If surgery is successful the cavernoma will be removed, I'll be tumor free, and continue on with my life. It's unknown in my vision will return to normal, but we are hopeful that it will!

{ about the surgeon and the surgical method }
Here are some of Dr. Lawton's profiles:
https://www.barrowbrainandspine.com/physicians/dr-lawton/
https://www.barrowneuro.org/get-to-know-barrow/person/michael-lawton-md/
Meet Dr. Lawton: https://youtu.be/p7jH7TiFLLQ
Dr. Lawton with Sharon Stone: https://youtu.be/XOB3v-cLfuM

The specific method used is called the supracerebellar-infratentorial method. With this method, the surgeon will go through the back of my head at the base of the skull and work through the natural pathways that exist in the brain (instead of aggressively cutting through brain tissue). The surgical footprint of this method is small, and the success rate is high. I have been quoted a 98% chance of a successful surgery (with no additional vision impairment!). Here is a video of this method being performed: https://youtu.be/6ogzYtINYX8.

{ surgery while pregnant } 
Earlier this year we found out that we are expecting another child - a girl! - due this fall. We are overjoyed (!!!), but this does add a level of complication to the surgery. Surgery was originally considered for mid-March, but news of this pregnancy delayed surgery to April so that I will be safely in the 2nd trimester. My OB and neurosurgeon are in agreement that of all the options, it is actually safest for me to move forward with the surgery at this time. Now that I am pregnant, there is an associated risk of another brain bleed caused by hormones that are heightened during and after pregnancy. So the known risk of surgery in the second trimester is much preferred to the unknown risk of complications from another bleed. The surgeon and his team will be making adaptations to pre-op procedures as well as the surgery to accommodate for the pregnancy.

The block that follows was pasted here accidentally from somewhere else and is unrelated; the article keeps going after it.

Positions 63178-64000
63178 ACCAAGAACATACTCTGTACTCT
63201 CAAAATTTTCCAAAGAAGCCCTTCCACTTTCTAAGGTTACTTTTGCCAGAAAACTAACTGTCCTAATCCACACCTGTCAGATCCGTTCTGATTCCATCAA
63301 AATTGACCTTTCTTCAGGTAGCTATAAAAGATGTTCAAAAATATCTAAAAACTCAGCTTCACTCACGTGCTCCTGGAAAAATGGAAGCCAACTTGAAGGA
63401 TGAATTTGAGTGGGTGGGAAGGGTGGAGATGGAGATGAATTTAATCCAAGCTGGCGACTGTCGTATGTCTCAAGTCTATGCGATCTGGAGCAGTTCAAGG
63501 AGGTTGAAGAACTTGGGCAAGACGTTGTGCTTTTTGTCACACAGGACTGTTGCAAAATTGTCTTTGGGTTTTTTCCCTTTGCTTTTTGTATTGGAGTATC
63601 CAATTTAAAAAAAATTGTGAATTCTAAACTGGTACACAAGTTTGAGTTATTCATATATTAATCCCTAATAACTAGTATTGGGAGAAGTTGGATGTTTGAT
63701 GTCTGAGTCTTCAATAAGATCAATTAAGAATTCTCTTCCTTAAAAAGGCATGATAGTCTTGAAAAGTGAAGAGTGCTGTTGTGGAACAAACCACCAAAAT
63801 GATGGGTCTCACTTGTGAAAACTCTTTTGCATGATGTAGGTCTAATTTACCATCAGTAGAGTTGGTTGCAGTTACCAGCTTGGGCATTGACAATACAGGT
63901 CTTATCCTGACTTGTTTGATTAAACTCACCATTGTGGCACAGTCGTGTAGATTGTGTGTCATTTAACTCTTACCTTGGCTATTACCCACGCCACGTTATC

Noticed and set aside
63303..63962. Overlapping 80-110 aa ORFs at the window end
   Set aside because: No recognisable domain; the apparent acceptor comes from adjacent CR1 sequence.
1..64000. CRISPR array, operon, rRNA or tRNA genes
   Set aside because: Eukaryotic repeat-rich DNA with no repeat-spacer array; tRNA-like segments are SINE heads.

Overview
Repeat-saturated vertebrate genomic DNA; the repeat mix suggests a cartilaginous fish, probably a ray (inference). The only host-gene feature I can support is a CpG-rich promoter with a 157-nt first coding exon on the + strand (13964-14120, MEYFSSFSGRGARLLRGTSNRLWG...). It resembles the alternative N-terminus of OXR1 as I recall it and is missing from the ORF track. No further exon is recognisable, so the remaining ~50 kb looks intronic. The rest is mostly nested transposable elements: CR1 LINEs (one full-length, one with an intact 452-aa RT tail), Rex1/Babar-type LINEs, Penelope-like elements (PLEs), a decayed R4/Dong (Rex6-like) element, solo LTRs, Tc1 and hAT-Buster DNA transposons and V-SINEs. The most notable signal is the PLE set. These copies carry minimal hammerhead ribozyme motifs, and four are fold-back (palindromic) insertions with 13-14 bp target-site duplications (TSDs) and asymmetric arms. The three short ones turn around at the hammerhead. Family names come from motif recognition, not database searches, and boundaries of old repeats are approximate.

And no we weren't trying to get pregnant, yes we know how babies are made, and yes this will be our last baby :-)

{ prayer requests }
-Safe travel to and from Arizona
-A successful surgery with no complications and minimal recovery time
-Provision for the kids while we are gone (childcare, sense of normalcy) and extra blessing for those stepping in to care for them!
-Healthy pregnancy

{ how we are doing }
We both feel that the added element of a pregnancy has forced us into a posture where we are completely trusting the Lord to lead us through this chaotic time. Before, there was still some semblance of us trying to control things - now, we are just constantly looking to the Lord to see what He is doing next. This is truly a blessing, because we know everything God does is for His glory and our good and the safest place for us to be is waiting on Him and his direction.

As we near the next step in this cavernoma journey, many of the sentiments I shared at the beginning are still the same. I still believe God is good and in control, and I put my hope in Him. I still don't know why he allowed this to happen, but I still believe he can heal me at any time by any means (including this surgery!). I also don't know why he has revealed a potential cure when we were originally told it was inoperable, or why he has blessed us with another child - we don't deserve either and are in awe of his provision to us! It remains true: "The Lord gives, and the Lord takes away; blessed be the name of the Lord".